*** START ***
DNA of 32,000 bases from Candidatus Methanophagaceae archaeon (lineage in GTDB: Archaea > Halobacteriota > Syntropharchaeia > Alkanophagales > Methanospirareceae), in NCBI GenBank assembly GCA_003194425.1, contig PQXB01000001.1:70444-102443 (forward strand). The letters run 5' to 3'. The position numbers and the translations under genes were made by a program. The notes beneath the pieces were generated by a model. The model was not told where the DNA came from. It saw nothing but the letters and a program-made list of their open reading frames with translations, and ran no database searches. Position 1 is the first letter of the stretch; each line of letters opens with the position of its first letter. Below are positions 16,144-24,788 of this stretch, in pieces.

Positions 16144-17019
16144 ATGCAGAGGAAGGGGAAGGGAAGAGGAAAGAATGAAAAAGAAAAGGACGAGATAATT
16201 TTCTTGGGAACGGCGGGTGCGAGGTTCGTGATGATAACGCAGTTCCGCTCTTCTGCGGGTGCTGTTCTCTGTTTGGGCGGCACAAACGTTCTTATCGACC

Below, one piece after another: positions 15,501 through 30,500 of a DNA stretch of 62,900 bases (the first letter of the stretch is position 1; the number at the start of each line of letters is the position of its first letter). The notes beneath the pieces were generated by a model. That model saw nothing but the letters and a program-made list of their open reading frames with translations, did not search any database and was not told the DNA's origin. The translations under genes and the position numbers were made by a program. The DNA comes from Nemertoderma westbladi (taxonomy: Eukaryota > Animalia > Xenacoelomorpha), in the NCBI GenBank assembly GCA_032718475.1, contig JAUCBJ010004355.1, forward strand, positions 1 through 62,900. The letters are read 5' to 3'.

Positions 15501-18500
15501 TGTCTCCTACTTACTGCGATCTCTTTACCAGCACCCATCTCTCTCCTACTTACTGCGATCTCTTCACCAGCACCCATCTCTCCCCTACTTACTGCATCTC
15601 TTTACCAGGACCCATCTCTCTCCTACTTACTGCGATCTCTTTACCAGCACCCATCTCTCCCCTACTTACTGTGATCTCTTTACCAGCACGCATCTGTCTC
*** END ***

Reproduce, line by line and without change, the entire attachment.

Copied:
DNA of 32,000 bases from Candidatus Methanophagaceae archaeon (lineage in GTDB: Archaea > Halobacteriota > Syntropharchaeia > Alkanophagales > Methanospirareceae), in NCBI GenBank assembly GCA_003194425.1, contig PQXB01000001.1:70444-102443 (forward strand). The letters run 5' to 3'. The position numbers and the translations under genes were made by a program. The notes beneath the pieces were generated by a model. The model was not told where the DNA came from. It saw nothing but the letters and a program-made list of their open reading frames with translations, and ran no database searches. Position 1 is the first letter of the stretch; each line of letters opens with the position of its first letter. Below are positions 16,144-24,788 of this stretch, in pieces.

Positions 16144-17019
16144 ATGCAGAGGAAGGGGAAGGGAAGAGGAAAGAATGAAAAAGAAAAGGACGAGATAATT
16201 TTCTTGGGAACGGCGGGTGCGAGGTTCGTGATGATAACGCAGTTCCGCTCTTCTGCGGGTGCTGTTCTCTGTTTGGGCGGCACAAACGTTCTTATCGACC

Below, one piece after another: positions 15,501 through 30,500 of a DNA stretch of 62,900 bases (the first letter of the stretch is position 1; the number at the start of each line of letters is the position of its first letter). The notes beneath the pieces were generated by a model. That model saw nothing but the letters and a program-made list of their open reading frames with translations, did not search any database and was not told the DNA's origin. The translations under genes and the position numbers were made by a program. The DNA comes from Nemertoderma westbladi (taxonomy: Eukaryota > Animalia > Xenacoelomorpha), in the NCBI GenBank assembly GCA_032718475.1, contig JAUCBJ010004355.1, forward strand, positions 1 through 62,900. The letters are read 5' to 3'.

Positions 15501-18500
15501 TGTCTCCTACTTACTGCGATCTCTTTACCAGCACCCATCTCTCTCCTACTTACTGCGATCTCTTCACCAGCACCCATCTCTCCCCTACTTACTGCATCTC
15601 TTTACCAGGACCCATCTCTCTCCTACTTACTGCGATCTCTTTACCAGCACCCATCTCTCCCCTACTTACTGTGATCTCTTTACCAGCACGCATCTGTCTC